Even in this instance, the best judicial course is to let the legislature correct its error. But if the error is manifest from, say, the legislation’s conference report and/or the floor debate, there is no harm in a court correcting the error.

But suppose there is evidence that the legislators were concerned about traffic jams that occur as early as 4:30 and as late as 7:00. Or suppose the legislation contains a funding provision grossly inadequate to construct the new traffic lanes.

One could call the use of excessively restrictive time parameters or the impossibly low level of funding drafting errors, but they are more accurately described as poor draftsmanship. The faulty provisions appear in the legislation not by accident but by intent. A moment’s reflection might well have led to their exclusion or deletion, but if so, that moment never occurred.

In this situation, it is clearly improper for a court to “fix” the legislation. Courts do not serve as editors for lawmakers. They must give effect to what legislators write into law, not what they would have written if they were more thoughtful.

Correcting for typos is one thing. Nullifying provisions intentionally (if mistakenly) written into law is quite another.

I should add that in the case of Obamacare, it is far from clear that the provision in question here — the one that limits subsidies to individuals in state exchanges — actually slipped into the law as a result of negligent drafting. Andy McCarthy makes the case that Congress knew what it was doing here. Ramesh Ponuru does so on here.

But it doesn’t matter whether the provision appears in Obamacare because Congress was half-witted or too clever by a half. The provision exists, and it is illegitimate for a court to nullify it.

HBO, Beyond the Pale

HBO has done some good things, like Rome and Game of Thrones. But this is one of the most appalling things I have seen in a long time. There is an HBO program called “True Blood” that apparently is about vampires–way to be cutting edge, right? In its most recent episode, it featured a Ted Cruz fundraiser at the George W. Bush presidential library. In the clip below, you can see the characters discussing the fact that only “assholes” are going to the Ted Cruz event, while a woman, having dressed for the event, describes herself as a “Republicunt.” The clip concludes with a vampire saying that of all the horrible things he has seen in the last 100 years, the Ted Cruz fundraiser is the worst.

First the video, then some comments:

1) The show’s producers invited Sarah Palin to appear in the episode, apparently for additional “Republicunt” titillation. She declined. These people are beneath beneath contempt.

2) Every time you think the culture can’t possibly sink any lower, it does. But the decline is not uniform: it is inconceivable that any commercial media outlet would describe those who attend a Hillary Clinton fundraiser as “assholes,” or refer to “Democunts,” or whatever the word might be. If, by some chance, such a thing were to happen, it is impossible to imagine the outrage that would follow. That wouldn’t be just a war on (liberal) women, it would be gender genocide.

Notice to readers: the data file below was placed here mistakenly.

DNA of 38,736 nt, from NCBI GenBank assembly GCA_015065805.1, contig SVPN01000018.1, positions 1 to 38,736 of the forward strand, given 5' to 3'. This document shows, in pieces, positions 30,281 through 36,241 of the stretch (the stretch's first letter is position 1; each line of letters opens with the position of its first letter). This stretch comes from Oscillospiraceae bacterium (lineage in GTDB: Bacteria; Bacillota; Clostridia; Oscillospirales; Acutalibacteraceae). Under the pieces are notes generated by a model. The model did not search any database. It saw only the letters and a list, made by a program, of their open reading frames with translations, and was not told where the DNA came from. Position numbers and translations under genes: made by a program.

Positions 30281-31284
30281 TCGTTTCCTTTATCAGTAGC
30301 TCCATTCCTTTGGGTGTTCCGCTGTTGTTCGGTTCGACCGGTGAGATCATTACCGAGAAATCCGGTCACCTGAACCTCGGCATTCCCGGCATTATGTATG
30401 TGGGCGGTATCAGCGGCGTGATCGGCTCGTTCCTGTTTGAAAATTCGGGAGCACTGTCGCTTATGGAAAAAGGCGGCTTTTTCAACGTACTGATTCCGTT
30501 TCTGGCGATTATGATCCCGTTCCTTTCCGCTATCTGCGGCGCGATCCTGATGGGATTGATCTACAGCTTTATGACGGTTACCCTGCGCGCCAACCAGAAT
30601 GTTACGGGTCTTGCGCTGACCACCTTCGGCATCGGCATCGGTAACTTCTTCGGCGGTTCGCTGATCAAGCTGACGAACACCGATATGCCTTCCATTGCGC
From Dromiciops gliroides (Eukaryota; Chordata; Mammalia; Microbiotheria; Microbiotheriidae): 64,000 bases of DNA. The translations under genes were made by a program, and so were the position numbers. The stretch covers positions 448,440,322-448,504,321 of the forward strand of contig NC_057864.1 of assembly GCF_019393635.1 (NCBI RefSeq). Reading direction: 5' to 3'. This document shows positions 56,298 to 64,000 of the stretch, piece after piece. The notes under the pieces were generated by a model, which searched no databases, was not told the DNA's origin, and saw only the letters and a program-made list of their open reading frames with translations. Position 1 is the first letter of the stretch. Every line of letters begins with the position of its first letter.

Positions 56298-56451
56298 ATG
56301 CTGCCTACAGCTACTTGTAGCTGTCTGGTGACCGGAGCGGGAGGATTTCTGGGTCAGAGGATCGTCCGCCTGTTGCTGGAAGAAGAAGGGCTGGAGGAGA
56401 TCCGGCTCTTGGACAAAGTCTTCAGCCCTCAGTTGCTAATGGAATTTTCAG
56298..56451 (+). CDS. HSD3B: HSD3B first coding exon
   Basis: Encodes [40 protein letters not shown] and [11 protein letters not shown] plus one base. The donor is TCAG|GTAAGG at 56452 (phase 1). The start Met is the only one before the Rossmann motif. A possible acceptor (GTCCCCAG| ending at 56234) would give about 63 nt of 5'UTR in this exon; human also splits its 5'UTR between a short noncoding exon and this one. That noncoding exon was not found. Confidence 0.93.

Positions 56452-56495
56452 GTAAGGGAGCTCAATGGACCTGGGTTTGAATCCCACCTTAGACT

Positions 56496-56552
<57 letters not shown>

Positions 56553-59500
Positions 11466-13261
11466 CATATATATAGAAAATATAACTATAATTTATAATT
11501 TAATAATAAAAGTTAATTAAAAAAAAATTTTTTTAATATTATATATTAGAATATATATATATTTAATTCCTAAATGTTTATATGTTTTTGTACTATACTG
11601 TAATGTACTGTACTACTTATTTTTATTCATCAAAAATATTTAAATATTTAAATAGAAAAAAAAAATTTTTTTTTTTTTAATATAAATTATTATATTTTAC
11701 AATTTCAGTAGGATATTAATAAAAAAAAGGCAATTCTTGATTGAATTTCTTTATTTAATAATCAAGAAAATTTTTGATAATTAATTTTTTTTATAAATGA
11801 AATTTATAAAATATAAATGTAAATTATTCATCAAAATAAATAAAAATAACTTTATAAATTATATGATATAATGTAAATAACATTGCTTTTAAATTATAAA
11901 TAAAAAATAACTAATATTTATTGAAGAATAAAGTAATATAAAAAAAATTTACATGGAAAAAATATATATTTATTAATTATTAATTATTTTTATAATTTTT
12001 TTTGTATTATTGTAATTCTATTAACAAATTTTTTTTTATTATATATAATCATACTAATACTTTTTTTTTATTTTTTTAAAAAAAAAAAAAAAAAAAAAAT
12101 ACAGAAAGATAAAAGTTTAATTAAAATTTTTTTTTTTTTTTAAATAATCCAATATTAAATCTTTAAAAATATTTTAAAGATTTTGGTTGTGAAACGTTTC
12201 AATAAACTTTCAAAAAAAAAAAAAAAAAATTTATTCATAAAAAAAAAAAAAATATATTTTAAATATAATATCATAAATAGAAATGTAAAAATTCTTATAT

3) Outrages like this one can’t be attributed to commercial motives. Why would producers of a television program deliberately alienate at least 1/3 of their potential viewers? Well, OK, it is probably less than a third–Republicans aren’t likely to be watching a dumb show about vampires who use bad language in the first place. But still: by any calculation of profit and loss, it is stupid to antagonize members of either major party. This kind of thing is purely ideological.

4) What is it about Ted Cruz? In a very short time, he has achieved a sort of heroic status on the Left. It is greatly to his credit, but I can’t quite figure out how he has done it. Among liberals he seems to be code for something, I am not sure what.

5) There is a serious purpose behind this demonization of Republicans. Many have wondered how the Obama administration keeps its head above water, given its awful record. Likewise, how does a party led by such laughable figures as Harry Reid and Nancy Pelosi remain competitive in Congress? Democrats can’t talk about their records, so they do what they can: they demonize Republicans. While “True Blood” is an extreme instance, a large proportion of “mainstream” news reporting serves the same purpose. The Democrats may be bad, the media want ill-informed voters to say, but at least they aren’t Republicans! Or Republicunts, a term that is perfectly acceptable within a certain degraded demographic–a demographic that votes overwhelmingly Democratic.

What’s next after Obamacare’s defeat in Halbig v. Burwell? [updated]

As Steve has noted, the U.S. Court of Appeals for the District Columbia today invalidated the IRS regulation that provides for insurance subsidies to millions of lower-income Americans using the federal Obamacare exchanges. The ruling means that in 36 states, Obamacare subsidies will not be available, making its insurance coverage unaffordable to many Americans and potentially crashing the system.

The Court’s ruling, by a vote of 2-1, is clearly correct. The statute expressly limits federal subsidies to health insurance exchanges “established by the State.” A federal exchange is manifestly not an exchange established by the State.